She pointed to the growing market for clean-cooking stoves as an example. Indoor pollution from open stoves is one of the largest killers of women and children across the globe, according to the World Health Organization. In response to increasing demand for safety, entrepreneurs have created different clean-cooking devices across Africa and Latin America—ventures that are not only earning profits but also saving lives.

As the Global Entrepreneurs Council chair, Gore escorted council members on a visit to the Nakivale refugee settlement in Uganda to witness the entrepreneurial efforts of the refugees. There they met three Somali girls—best friends who had lost their families and their homes—who worked together to create a beauty salon and supply store. “The girls plan to use the profits to put themselves through the vocational school in their settlement,” she said.

The group also met an older woman who runs an Internet café using solar power in the camp. “You walk in and everyone in that room is on Facebook,” said Gore. “We are absolutely redefining the word ‘entrepreneur.’”

Back at the United Nations, the council is now working on solutions to support innovation at the refugee camp with additional technologies, education and resources. “Nothing is more sustainable than that which is done by a strong team or partnership,” Gore noted.

Besides building partnerships, Gore’s personal passion is to help the UN Foundation learn how to scale innovation. “We are seeing all of these extraordinary ideas come to bear, whether they come from a UN staff member, an outside entrepreneur or a marginalized girl,” she said. Yet, the foundation has a 90 percent drop-off rate for proven pilot projects that never reach scale.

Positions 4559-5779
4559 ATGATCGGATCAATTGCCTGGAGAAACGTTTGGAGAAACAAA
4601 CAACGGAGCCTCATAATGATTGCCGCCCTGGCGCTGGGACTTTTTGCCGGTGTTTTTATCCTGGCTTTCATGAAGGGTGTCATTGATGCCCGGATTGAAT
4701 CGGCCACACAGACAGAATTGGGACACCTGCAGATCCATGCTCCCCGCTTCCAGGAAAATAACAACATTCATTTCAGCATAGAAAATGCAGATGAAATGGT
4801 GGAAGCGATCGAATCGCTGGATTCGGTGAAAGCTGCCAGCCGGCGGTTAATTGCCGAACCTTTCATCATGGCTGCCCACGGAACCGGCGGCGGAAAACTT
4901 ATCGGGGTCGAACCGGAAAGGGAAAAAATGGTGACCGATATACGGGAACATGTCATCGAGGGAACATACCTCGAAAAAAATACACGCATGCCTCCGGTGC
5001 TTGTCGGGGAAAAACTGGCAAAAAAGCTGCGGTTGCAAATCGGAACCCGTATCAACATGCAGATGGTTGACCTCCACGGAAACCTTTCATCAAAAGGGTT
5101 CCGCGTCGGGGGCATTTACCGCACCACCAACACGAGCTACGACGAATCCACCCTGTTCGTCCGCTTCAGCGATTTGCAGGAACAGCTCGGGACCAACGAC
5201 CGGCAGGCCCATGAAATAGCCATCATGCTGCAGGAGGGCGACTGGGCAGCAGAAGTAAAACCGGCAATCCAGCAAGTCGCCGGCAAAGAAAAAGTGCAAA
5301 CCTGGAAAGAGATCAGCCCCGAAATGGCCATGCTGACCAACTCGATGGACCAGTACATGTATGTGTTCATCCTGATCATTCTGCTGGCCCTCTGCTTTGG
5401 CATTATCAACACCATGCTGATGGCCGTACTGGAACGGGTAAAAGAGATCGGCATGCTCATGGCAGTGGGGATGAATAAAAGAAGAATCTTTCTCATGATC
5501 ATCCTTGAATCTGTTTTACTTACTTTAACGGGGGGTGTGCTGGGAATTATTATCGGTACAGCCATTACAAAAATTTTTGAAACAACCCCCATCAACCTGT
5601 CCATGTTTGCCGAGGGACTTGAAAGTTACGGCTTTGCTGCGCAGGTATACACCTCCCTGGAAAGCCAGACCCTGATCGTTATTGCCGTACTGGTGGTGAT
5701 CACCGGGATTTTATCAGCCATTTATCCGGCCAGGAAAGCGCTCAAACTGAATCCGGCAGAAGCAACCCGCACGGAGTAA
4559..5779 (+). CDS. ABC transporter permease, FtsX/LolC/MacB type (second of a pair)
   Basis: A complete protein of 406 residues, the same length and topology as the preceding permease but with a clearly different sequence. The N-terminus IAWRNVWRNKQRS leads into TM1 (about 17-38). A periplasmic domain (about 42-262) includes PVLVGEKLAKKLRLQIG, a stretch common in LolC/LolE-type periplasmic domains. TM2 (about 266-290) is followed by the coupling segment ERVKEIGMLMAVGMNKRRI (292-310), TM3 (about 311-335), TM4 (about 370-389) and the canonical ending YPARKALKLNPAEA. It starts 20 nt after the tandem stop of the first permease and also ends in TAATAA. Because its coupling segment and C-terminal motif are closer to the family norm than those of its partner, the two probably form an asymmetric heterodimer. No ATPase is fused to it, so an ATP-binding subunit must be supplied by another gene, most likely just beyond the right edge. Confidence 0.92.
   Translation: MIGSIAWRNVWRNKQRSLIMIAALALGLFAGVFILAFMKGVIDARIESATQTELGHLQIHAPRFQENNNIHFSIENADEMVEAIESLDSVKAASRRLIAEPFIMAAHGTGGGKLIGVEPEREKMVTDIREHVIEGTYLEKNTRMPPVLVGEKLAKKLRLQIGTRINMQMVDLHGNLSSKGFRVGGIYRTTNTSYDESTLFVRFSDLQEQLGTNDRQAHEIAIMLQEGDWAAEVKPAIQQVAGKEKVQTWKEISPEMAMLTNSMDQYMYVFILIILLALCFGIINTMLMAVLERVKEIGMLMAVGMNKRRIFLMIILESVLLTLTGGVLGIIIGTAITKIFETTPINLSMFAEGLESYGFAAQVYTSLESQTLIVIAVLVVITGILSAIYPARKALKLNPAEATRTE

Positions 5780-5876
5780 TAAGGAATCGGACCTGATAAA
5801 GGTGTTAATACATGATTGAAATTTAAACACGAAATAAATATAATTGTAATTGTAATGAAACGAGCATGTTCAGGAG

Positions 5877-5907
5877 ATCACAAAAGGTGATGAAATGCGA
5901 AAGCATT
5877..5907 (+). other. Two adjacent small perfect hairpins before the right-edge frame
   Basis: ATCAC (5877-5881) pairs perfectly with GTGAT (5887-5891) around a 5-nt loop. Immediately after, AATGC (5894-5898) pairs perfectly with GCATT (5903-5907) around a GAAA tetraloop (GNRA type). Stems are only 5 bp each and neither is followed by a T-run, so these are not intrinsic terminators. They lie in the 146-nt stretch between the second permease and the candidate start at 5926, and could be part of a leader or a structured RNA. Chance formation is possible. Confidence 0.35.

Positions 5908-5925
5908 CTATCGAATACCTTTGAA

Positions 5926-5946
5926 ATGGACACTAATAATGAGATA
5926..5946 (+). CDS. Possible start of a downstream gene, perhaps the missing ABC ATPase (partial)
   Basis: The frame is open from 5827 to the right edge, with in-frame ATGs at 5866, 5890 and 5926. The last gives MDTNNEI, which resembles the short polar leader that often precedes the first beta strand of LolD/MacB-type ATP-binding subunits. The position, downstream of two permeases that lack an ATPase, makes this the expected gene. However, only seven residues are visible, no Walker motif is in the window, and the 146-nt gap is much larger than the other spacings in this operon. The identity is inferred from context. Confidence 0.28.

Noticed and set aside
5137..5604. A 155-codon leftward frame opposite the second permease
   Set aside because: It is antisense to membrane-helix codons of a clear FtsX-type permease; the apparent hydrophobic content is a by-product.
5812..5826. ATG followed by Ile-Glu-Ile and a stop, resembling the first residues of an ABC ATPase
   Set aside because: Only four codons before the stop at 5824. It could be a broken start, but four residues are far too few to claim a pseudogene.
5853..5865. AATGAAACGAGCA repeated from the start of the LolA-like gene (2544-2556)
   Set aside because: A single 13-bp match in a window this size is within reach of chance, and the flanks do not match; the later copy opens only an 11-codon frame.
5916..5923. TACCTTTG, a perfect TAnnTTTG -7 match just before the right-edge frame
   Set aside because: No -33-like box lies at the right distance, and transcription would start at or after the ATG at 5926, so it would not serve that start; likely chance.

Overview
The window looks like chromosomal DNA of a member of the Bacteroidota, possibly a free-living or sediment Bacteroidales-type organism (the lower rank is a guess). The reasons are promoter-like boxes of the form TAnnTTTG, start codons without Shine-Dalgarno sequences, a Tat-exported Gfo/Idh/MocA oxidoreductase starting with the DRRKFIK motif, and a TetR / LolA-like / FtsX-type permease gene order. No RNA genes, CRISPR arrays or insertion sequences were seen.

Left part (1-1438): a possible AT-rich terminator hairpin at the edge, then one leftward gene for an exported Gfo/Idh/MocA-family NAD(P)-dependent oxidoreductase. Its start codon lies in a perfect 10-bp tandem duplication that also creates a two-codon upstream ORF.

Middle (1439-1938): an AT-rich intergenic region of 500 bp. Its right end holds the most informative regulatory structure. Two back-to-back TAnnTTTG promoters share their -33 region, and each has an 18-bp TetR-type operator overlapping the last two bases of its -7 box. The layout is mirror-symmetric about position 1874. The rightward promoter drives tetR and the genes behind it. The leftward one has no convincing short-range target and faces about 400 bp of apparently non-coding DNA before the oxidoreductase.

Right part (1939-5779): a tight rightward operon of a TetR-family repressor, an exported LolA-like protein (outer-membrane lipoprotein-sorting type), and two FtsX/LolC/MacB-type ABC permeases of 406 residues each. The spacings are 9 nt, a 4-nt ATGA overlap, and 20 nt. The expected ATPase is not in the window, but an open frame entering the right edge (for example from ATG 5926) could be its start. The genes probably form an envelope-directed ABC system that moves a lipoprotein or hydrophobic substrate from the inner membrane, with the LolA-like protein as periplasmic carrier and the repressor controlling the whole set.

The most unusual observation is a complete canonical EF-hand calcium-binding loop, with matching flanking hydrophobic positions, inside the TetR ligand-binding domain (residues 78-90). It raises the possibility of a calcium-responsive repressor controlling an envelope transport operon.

By the end of this year, Gore plans to create a model to help projects transition from the pilot phase to full-scale implementation. It will address the need for unrestricted funding, partnerships with outside groups, and marketing and communication resources to help garner support and political will.

These are the same components that startup accelerators provide to young companies to help them grow, Gore said. But for the United Nations, the growth of innovative projects also helps save lives.

Take the long-lasting insecticidal bed net, a technology developed in 2005 that has been distributed to 300 million people across Africa and other areas, Gore said. Thanks to the net, malaria deaths have been cut in half in 11 countries.

“What other technologies are not being scaled in that capacity, where we can save millions and millions of lives?” asked Gore.

By building a bridge between innovative ideas and the capacity of the United Nations to implement those ideas on a global scale, Gore hopes to find out.

“I’m very optimistic about where we are in the world thanks to entrepreneurs,” she said.

Lisa Wirthman writes about business, sustainability, public policy, and women’s issues. Her work has been published in The Atlantic.com, USA Today, U.S. News & World Report, Fast Company, Investor’s Business Daily, the Denver Post and the Denver Business Journal.

This article originally appeared on Northwestern Mutual Voice on Forbes.com.